Dr. Gregor Kosec

Gregor Kosec graduated from the University of Ljubljana, Faculty of Mathematics and Physics, in 2006 and received his PhD from the University of Nova Gorica in 2011. In 2011, he became a member of the Parallel and Distributed Systems Laboratory at the Jožef Stefan Institute and in 2020 he became the head of the laboratory. Since 2018 he is (was) the supervisor of six PhD students (three of them have already defended their theses) and since 2020 he has been leading four core research grants in which JSI is involved as a partner institution. Since 2023, he has been cooperating with the Institute of Theoretical Physics at the University of Wrocław in a joint project dealing with inertial effects in flows in complex porous media. Over the past eight years, he has also carried out several applied projects totalling approximately 1 M€, mainly dealing with thermal modelling of power grid elements. His main research interests are numerical modelling, adaptive meshless methods and generic programming.



Research programme: Parallel and Distributed Systems
Training topic: Mathematical analysis of meshless methods, their general implementation and application to physical problems

Numerical modelling of increasingly complex physical systems helps the community to address important questions such as identifying environmental problems, improving technological processes, developing biomedical applications, etc. The involved mathematical models often consist of systems of coupled partial differential equations (PDEs) that are ultimately solved numerically. Modern numerical analysis is dominated by the Finite element method (FEM), as it offers a mature solution approach that includes all kinds of adaptivities, well-understood error indicators and an established toolset for isogeometric analysis, i.e. coupling with computer-aided design (CAD). However, despite the wide acceptance of FEM, the meshing of realistic 3D domains remains a problem. In fact, meshing is one of the most complex and time-consuming steps in the entire process. In response to the tedious meshing, an alternative class of meshless methods emerged in the 1970s. As the name suggests, meshless methods define the relationship between the nodes using only the internodal distances, thus freeing themselves from the shackles of using mesh.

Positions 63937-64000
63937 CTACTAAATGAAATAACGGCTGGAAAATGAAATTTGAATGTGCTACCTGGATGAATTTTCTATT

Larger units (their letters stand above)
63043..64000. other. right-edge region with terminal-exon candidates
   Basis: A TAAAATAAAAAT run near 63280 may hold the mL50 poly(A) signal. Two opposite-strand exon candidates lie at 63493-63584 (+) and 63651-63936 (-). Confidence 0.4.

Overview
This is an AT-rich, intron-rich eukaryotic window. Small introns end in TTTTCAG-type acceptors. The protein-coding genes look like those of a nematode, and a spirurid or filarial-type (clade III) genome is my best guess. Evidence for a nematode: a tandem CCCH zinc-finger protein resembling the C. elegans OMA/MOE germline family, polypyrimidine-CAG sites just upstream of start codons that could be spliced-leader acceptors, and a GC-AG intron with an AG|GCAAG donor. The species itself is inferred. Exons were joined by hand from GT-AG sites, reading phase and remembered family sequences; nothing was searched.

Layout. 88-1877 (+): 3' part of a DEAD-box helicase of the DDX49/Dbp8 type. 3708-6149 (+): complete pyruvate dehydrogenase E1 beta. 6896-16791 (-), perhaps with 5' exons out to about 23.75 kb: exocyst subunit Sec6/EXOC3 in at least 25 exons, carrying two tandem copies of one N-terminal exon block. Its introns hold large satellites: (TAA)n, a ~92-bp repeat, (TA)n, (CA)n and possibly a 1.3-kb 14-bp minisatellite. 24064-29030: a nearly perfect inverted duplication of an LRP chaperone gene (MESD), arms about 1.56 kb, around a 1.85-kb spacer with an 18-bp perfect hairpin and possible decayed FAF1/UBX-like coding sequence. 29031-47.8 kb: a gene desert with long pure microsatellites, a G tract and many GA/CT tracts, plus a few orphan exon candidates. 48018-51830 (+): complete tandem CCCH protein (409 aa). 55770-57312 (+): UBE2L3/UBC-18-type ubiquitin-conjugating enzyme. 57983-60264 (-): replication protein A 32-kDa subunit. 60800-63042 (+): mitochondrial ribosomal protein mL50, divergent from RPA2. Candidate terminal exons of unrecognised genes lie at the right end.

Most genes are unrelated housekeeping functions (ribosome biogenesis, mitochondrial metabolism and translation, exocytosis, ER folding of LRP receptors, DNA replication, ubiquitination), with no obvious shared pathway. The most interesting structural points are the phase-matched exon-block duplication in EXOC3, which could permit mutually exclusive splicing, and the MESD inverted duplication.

However, despite the many romantic descriptions of meshless methods in the literature, there are still many unanswered questions in the community. Unlike FEM (and other mesh-based methods), meshless methods are far from being fully understood, leading to a vivid research in the field. Despite decades of research, there is still no consensus on the relative performance of various methods, which is clearly problem-dependent.


In our group, we focus on the synergy between computer science and meshless numerical analysis, where we strive to combine the generic programming paradigm in C++ to achieve modularity at all levels with the elegance of meshless mathematical formulation in an open-source meshless library Medusa (https://e6.ijs.si/medusa/). We launched the Medusa project in 2015 to support our research on meshless methods and to facilitate the implementation of research and applied projects (https://e6.ijs.si/ParallelAndDistributedSystems/projects/). There are several open research topics that can be tackled within the PhD research


Mathematical analysis of meshless methods:

  • Studying the basic properties of meshless methods (convergence, stability, …)
  • development of adaptive methods (hp-adaptivity, error indicators, solution smoothness indicators),
  • analysis of the impact of stabilisation methods on the quality of the solution (hyperviscosity, adaptive upwind scheme, etc.).

Numerical solutions to different problems:

  • Computational fluid dynamics
  • Simulations of the thermal state of power grid elements,
  • solidification simulations,
  • meteorological simulations.

Computer science:

  • development of parallel algorithms for meshless numerical analysis,
  • optimisation of code execution with respect to the computer architecture through low-level measurements on the central processing unit (CPU).
  • development of code for execution on graphics cards (GPGPU).